?

Log in

No account? Create an account

Previous Entry | Next Entry

Two interesting stories in the news this morning.

Illinois governor signs civil unions bill"
France upholds ban on gay couples"

Essentially, civil unions are now available in Chicagoland, which is a step in the right direction. Civil unions have been legal in France since 1999; that article is reporting that the French chose not to extend marriage to rights to gay couples. Apparently being married is legally different (as in: aside from church considerations) than having a civil union there.

First off, good on Illinois. This is an important step in the right direction.

What really interested me, though, is what the word marriage signifies in different cultures. I'm teaching the a priori/a posteriori divide in a few hours, so maybe the idea of definitions is just on my mind more than it usually would be. But I was struck by the way marriage was described in both contexts.

As an American, I typically think of civil union as marriage without the church. Of course, "separate but equal" went the way of different water fountains before I was ever born, and so I'm against the idea of one kind of union for heterosexuals and another for homosexuals. And I'm not blind to the practicalities. With our patchwork quilt of laws referring to marriage, there will be some civil laws referring to marriage and if you're not married you don't get the benefit of that law.

All that said, in an ideal world I tend to think marriage would be a "top-up" for the religiously inclined. Both hetero- and homosexuals would register with a civil union from the government and that would give them all the rights today enjoyed by married heterosexuals. Marriage on the other hand would be a totally separate institution, a sacrament administered by the church where secular law was not affected. This doesn't mean churches would be right in restricting it to different-sex couples. I personally believe that, if you think marriage is important to human well-being and if you think a religiously-approved ceremony is important to centering that relationship on God (i.e. a wedding is more than just an excuse to party), then the church needs to reevaluate its stance on gay marriage anyway. But this should be a theological decision, and ideally not tied up with politics and civil rights.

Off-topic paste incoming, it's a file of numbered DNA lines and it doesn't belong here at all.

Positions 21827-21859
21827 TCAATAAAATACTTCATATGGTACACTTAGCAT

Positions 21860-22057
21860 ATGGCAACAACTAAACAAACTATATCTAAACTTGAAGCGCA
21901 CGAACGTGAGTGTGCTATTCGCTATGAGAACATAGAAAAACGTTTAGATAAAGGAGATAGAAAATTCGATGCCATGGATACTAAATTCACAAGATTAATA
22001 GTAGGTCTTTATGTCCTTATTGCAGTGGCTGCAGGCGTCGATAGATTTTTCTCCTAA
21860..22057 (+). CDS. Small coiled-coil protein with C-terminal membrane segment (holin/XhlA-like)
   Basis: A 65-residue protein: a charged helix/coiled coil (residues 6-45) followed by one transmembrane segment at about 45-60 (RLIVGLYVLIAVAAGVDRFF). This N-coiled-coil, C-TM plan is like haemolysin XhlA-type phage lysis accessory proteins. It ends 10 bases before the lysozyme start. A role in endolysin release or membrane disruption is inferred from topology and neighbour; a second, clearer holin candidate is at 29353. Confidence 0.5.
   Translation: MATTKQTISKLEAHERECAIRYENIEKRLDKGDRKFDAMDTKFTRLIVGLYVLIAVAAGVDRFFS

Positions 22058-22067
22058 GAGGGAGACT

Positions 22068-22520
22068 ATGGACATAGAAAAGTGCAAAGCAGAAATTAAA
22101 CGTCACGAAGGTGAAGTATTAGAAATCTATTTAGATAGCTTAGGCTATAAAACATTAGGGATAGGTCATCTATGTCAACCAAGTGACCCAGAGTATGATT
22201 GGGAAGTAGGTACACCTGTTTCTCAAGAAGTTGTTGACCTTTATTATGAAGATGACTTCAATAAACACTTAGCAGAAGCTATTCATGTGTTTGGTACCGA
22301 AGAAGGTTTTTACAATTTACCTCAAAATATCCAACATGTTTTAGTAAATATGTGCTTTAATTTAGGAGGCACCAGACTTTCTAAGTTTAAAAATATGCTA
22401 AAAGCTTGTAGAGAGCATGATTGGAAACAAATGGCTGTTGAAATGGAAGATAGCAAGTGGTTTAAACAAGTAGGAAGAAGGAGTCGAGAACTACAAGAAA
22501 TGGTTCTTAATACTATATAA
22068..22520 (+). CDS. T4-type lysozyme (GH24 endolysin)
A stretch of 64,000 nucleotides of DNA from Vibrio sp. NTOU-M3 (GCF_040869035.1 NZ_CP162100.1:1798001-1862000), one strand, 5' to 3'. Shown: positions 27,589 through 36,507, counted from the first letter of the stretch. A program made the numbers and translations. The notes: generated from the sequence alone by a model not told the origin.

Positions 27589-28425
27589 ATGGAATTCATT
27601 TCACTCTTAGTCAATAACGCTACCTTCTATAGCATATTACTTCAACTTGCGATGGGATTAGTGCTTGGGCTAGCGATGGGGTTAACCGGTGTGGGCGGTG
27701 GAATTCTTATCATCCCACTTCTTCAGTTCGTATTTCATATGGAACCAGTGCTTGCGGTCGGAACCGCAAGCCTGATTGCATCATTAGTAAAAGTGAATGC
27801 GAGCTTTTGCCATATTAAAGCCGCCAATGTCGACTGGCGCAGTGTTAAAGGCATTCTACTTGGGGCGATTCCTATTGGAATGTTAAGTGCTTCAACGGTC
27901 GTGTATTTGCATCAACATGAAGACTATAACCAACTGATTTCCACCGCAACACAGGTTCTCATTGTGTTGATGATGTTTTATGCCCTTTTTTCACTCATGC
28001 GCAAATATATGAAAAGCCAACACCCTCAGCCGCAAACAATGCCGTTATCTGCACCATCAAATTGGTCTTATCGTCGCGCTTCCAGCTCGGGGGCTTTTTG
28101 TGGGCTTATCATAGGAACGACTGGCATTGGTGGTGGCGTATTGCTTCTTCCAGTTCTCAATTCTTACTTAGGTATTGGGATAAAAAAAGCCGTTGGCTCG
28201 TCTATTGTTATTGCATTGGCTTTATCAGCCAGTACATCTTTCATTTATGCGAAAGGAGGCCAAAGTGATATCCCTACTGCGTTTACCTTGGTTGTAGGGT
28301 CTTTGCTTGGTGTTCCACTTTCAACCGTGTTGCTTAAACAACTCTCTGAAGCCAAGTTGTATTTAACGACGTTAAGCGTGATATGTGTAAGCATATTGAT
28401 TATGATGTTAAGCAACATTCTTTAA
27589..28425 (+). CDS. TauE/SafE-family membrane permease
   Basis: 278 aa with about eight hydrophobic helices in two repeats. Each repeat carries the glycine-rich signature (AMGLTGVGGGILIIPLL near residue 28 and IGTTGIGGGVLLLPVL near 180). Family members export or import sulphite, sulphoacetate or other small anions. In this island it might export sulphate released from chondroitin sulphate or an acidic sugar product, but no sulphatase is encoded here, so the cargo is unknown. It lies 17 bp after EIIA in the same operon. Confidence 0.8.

That's what intrigued me so much about the France case. Apparently over there marriage is better than civil union in some way, so that same-sex couples might reasonably want to have a marriage even when they already can have a union. Given the *cough* not-so-central place religious institutions have in French society, I don't think they're talking about the kind of religious "top-up" view of marriage I described above. So, two questions for everyone:

  • Americans: Say I could do a search-and-replace on all federal, state and local law so that wherever the word marriage appears I changed it to civil union. Would that be acceptable? Put another way: setting aside the religious aspects, is there any difference between civil union and marriage?

  • Europeans: What's the difference between marriage and civil unions in France? Am I missing something? And perhaps more importantly, is it a good distinction? Should there be a difference between the two.


Apropos to this topic, I recently discovered a cover Sara Bareilles did of Beyonce's "Single Ladies." It's... interesting, musically. Really nice! Totally different from Beyonce's, but has a lot of soul and I think it's even more fascinating because of its difference from Beyonce's version.

Comments

( 6 comments — Leave a comment )
celandineb
Feb. 4th, 2011 03:13 pm (UTC)
Say I could do a search-and-replace on all federal, state and local law so that wherever the word marriage appears I changed it to civil union. Would that be acceptable? Put another way: setting aside the religious aspects, is there any difference between civil union and marriage?